Even though it’s still winter, the fire season has already started in Australia’s arid centre. About half of the Tjoritja West MacDonnell National Park west of Alice Springs has burnt this year.
The spread of buffel grass (Cenchrus ciliaris) has been seen as a key factor. This invasive grass has been ranked the highest environmental threat to Indigenous cultures and communities because of the damage it can do to desert Country.
Widespread rains associated with the La Niña climate cycle trigger a boom in plant growth. When the dry times come again, plants and grasses dry out and become potential fuel for massive desert fires.
These fires often don’t get much notice because nearly all Australians live near the coast. But they can be huge. In 2011, over 400,000 square kilometres burnt – about half the size of New South Wales.
After three years of La Niña rains, we’re in a similar situation – or potentially worse. Fire authorities are warning up to 80% of the Northern Territory could burn this fire season.
That’s why dozens of Indigenous ranger groups across 12 Indigenous Protected Areas have been hard at work in an unprecedented collaboration, burning to reduce the fuel load before the summer’s heat. So far, they’ve burned 23,000 square kilometres across the Great Sandy, Tanami, Gibson and Great Victoria Deserts.
Burning the arid lands
Australia now has 82 Indigenous Protected Areas, covering over 87 million hectares of land. That’s half of the entire reserve of protected lands, and they’re growing fast as part of efforts to protect 30% of Australia’s lands and waters by 2030. These areas are managed by Indigenous groups – and fire is a vital part of management.
The goal is to protect against devastating summer bushfires, which are more destructive. Without Indigenous rangers expertly managing the deserts through landscape-scale fire management, these protected lands would be at risk of decline.
As Braeden Taylor, Karajarri Ranger Coordinator, says:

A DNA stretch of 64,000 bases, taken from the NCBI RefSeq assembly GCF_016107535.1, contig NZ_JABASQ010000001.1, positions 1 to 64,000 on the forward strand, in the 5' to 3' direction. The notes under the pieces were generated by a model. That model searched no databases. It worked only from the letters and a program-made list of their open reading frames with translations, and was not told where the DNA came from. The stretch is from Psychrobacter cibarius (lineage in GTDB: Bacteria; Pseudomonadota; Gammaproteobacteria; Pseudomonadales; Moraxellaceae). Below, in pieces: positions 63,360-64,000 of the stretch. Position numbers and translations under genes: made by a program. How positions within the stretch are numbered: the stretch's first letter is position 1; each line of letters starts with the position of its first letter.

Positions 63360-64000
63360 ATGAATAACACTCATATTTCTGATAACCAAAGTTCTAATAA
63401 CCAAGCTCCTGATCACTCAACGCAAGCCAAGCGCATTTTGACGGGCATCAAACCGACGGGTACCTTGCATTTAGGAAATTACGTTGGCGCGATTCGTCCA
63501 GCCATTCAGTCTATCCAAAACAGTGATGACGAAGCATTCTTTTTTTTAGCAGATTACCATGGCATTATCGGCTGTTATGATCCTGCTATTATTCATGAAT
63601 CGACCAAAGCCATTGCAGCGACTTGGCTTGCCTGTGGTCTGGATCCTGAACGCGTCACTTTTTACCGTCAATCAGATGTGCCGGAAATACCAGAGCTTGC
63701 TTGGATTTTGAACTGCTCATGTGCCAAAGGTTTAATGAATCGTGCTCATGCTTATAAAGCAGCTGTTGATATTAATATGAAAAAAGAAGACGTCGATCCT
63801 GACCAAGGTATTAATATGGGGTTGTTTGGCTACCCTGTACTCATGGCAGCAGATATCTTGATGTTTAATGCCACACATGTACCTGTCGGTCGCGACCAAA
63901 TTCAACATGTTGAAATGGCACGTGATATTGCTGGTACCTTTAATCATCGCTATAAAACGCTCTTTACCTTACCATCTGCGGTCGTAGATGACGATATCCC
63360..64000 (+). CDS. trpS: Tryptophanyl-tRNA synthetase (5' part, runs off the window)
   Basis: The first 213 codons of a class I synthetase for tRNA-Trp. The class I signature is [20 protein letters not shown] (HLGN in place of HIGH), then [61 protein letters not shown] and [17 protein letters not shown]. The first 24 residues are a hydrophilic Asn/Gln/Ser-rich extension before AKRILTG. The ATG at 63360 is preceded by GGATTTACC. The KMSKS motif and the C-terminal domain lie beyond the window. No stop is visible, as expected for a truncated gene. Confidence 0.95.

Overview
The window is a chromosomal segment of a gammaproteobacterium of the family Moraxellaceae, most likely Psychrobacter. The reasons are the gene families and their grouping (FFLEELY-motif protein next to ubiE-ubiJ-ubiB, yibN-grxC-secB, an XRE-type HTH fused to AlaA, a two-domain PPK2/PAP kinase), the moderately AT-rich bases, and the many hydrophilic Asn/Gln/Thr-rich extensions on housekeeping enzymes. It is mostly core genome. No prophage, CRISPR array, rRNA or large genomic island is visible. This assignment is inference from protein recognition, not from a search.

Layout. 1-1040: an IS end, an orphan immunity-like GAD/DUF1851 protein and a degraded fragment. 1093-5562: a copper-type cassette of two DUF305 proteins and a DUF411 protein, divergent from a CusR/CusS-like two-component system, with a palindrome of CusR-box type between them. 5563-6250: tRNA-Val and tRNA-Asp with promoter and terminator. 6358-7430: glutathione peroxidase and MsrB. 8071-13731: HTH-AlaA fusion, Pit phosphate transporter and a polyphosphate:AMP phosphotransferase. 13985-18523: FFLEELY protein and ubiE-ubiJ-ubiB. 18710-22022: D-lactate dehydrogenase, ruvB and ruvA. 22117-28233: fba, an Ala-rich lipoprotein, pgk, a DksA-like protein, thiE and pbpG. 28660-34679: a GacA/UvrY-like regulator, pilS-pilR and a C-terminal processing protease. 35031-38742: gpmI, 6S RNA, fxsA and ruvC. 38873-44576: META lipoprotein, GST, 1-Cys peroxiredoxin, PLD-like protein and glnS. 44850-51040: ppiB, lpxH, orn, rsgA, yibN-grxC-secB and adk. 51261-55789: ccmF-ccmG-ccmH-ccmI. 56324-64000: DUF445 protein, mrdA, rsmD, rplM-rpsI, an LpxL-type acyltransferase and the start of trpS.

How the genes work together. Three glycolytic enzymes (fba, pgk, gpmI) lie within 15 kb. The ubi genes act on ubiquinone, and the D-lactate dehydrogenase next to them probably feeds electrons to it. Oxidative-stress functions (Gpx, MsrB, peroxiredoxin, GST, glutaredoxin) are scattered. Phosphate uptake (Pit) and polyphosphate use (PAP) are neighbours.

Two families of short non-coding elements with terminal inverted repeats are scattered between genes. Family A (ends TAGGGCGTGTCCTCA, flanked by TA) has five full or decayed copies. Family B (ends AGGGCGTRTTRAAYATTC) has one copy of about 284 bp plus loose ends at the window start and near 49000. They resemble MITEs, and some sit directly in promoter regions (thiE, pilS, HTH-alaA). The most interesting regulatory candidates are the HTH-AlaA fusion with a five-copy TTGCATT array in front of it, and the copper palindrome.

A big wildfire just destroys everything, it destroys Country. The first aim is to do a bit of ground burning and then aerial burning, that way we know everything is protected. Using the helicopter and plane, we can access Country that’s hard to get to in a vehicle. It might not have been burnt in a long time and we can break it up
It’s good working with other groups. Fires that start on their side might come over to us and fires on ours might go to them. Working together we protect each other, looking after neighbours.
So how do the rangers cover such distances? These protected areas are extremely remote. There is often no or very limited road access. So rangers work from the sky – and, where possible, the ground. The ranger fire program relies on helicopters and incendiaries [fire starting devices]. This year, rangers have spent 448 hours in the air, covering 58,457 kilometres and dropping 299,059 incendiaries.
When the incendiaries hit the ground, they begin burning. Not every incendiary hits the right spot, so it takes time to guarantee a good burn is under way. These arid lands tend to have more grass than trees, so the fires move along the ground and don’t get too intense.
Rangers couple aerial burning with fine-scale ground burning using drip torches around sensitive areas. That’s to ensure protection of cultural sites and threatened species like the bilby, night parrot and great desert skink.
This is vitally important, given about 60% of desert mammal species have already gone extinct over the last 250 years, while many others have seen their range reduce. Changes to fire regimes are a major factor in these declines.
Fire can forge community
These desert-spanning fire projects give Traditional Owners the ability to see remote Country, practice culture and transfer knowledge down the generations.
As Ronald Hunt, Ngaanyatjarra Ranger, says:
When we burn it cleans up all the spinifex grass and when the rain comes it all grows up fresh. It’s good for the animals, the bushfood and all. Its good using the helicopter, going places that it’s hard to get to. It’s good to work together with other groups, sharing stories and looking after the Country. They have their stories, and we have ours, and then we come together to work.
In recent years, there has been a surge of interest in Indigenous fire management – especially after the devastation of the Black Summer fires of 2019–2020.
The goal is to shift from wrong-way fire – where fuel builds up until large, damaging bushfires ignite – to right-way fire, culturally informed fire regimes led by Traditional Owners.
These fires are done regularly, with small fires of varying intensity producing a fine-scale mosaic of vegetation at different stages of recovery and maintaining long-unburned vegetation as safe harbours for wildlife and plants.
Recent research shows the return to these right-way fire regimes at a landscape scale is having a real effect. In areas where this is done, the desert landscape is returning to a complex, pre-colonisation pattern of mosaic burns.
These large-scale efforts should make Country healthier and bring reprieve from dangerous fire.
This article is republished from The Conversation is the world's leading publisher of research-based news and analysis. A unique collaboration between academics and journalists. It was written by: Rohan Fisher, Charles Darwin University and Boyd Elston, Indigenous Knowledge.
Rohan Fisher has consulted for the Indigenous Desert Alliance.
Boyd Elson is a director of the Indigenous Desert Alliance